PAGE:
Between the two extremes rest the majority, no pun intended. They are a silent lot with little to say about anything. Mostly like the general population in the country and their opinions about the Government and their own affairs. Things are pretty good and they don’t want to complain, even if they had something which bothered them. They are the ones which do not participate in FAF meetings, don’t come to seminars or conventions, don’t run for election and don’t even vote at Subway family elections. Heck, they don’t even see the need to become members of NAASF even when it is free! Some become members, but only because they are ‘asked’ to do so! They would probably not even let IPC know who they were if it was not for the nice checks which IPC sends each year.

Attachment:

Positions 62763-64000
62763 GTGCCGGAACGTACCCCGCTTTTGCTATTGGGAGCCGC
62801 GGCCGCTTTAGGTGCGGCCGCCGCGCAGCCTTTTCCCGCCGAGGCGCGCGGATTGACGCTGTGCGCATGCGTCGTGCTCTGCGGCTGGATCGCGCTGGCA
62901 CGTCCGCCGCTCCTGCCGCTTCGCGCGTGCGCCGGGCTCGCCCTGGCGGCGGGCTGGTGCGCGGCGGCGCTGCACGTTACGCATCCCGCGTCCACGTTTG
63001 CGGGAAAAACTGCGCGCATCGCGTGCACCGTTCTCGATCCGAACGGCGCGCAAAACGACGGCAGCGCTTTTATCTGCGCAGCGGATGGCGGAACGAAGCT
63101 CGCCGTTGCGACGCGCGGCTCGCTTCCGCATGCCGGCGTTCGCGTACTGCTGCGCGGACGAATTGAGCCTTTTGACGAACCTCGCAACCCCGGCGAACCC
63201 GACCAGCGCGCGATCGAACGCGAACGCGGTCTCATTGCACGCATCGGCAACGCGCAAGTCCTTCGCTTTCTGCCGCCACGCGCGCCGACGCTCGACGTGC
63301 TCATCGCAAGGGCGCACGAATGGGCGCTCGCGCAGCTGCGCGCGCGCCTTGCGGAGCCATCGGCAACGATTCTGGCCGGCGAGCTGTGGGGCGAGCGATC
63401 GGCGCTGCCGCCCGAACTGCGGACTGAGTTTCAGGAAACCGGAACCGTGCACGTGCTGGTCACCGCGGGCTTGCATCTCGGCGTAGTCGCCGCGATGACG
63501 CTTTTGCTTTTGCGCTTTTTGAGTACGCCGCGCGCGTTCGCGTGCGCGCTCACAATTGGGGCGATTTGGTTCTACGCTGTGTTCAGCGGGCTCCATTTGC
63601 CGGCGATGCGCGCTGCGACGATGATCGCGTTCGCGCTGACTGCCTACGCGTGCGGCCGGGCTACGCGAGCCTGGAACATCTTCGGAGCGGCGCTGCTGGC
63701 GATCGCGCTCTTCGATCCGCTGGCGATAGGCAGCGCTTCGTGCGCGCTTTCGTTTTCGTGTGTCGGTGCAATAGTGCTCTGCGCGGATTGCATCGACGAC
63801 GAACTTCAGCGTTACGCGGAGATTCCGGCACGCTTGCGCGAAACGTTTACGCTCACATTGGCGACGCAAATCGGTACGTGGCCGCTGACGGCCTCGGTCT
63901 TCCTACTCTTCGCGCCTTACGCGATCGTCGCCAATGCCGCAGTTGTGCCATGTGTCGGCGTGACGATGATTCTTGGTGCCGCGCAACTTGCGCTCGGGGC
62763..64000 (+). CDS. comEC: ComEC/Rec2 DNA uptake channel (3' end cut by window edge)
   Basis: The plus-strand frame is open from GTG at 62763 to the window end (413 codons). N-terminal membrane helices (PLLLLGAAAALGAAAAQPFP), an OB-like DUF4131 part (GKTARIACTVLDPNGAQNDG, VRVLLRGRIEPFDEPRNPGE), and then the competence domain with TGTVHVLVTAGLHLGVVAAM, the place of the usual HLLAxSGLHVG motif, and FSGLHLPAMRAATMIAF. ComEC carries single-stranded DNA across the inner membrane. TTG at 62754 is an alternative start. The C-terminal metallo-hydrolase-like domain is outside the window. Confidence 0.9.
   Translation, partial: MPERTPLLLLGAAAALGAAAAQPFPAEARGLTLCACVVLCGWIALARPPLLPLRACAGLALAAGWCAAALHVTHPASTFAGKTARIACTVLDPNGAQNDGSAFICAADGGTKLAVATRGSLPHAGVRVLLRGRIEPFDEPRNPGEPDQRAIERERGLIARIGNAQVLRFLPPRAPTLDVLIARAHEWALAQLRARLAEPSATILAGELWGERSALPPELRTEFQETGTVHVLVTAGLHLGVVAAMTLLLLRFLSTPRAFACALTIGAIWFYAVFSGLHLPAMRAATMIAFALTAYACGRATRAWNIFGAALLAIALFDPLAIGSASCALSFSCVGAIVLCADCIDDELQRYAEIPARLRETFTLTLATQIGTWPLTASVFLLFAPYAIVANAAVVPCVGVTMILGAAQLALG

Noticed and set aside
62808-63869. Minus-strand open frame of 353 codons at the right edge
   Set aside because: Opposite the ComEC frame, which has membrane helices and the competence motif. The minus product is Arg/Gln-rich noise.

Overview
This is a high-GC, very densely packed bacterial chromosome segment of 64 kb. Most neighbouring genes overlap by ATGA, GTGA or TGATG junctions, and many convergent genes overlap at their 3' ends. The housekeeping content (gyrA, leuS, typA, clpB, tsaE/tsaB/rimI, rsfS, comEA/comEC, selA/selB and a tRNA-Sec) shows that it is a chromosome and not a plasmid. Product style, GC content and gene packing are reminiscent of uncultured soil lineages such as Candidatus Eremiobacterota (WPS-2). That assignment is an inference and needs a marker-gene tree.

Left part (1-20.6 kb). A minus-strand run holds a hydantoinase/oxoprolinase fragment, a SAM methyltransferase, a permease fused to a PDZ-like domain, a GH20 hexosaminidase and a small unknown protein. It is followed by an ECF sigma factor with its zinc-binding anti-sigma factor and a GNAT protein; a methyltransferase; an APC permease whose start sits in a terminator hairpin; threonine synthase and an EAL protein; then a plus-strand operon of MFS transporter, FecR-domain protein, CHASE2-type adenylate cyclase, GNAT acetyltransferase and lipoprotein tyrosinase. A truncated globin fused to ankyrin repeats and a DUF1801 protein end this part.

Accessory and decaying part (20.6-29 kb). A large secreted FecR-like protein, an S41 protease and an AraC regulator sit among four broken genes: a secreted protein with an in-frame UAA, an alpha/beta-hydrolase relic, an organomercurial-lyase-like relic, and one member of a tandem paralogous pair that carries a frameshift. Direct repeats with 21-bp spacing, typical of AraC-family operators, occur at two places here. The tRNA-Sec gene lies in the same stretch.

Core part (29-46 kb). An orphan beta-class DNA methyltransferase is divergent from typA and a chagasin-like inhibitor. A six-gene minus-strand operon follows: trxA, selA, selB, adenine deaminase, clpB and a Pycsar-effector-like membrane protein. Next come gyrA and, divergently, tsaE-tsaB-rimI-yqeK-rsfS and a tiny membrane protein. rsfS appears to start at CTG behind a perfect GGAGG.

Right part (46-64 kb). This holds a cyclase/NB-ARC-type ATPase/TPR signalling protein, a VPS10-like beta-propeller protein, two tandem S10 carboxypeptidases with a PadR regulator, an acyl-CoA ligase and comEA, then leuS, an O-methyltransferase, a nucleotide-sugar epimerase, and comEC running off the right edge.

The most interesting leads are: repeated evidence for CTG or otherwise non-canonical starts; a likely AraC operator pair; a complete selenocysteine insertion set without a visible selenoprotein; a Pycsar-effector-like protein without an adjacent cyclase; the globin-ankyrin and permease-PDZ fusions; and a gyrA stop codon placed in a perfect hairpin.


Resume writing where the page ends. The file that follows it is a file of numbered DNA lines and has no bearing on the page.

However, if things were to change where sales slowed down and profits started to drop to the point where their livelihood became threatened they would wake up. As long as things are good you will not hear from them. It does not matter that their fellow franchisee may be in serious trouble due to encroachment issues or they are being harassed by a development agent. It does not matter, because they are selfish or self-centered. Is this harsh? I don’t think so. There is no way they can’t know that there are problems out there. I have even talked to prospective new Subway franchisees and they know of the problems! Some turned away from becoming a Subway franchisee due to the bad reputation of this franchise. If they do not even want to become a NAASF member and participate in an active way it is because they really don’t care, as long as it does not directly affect them.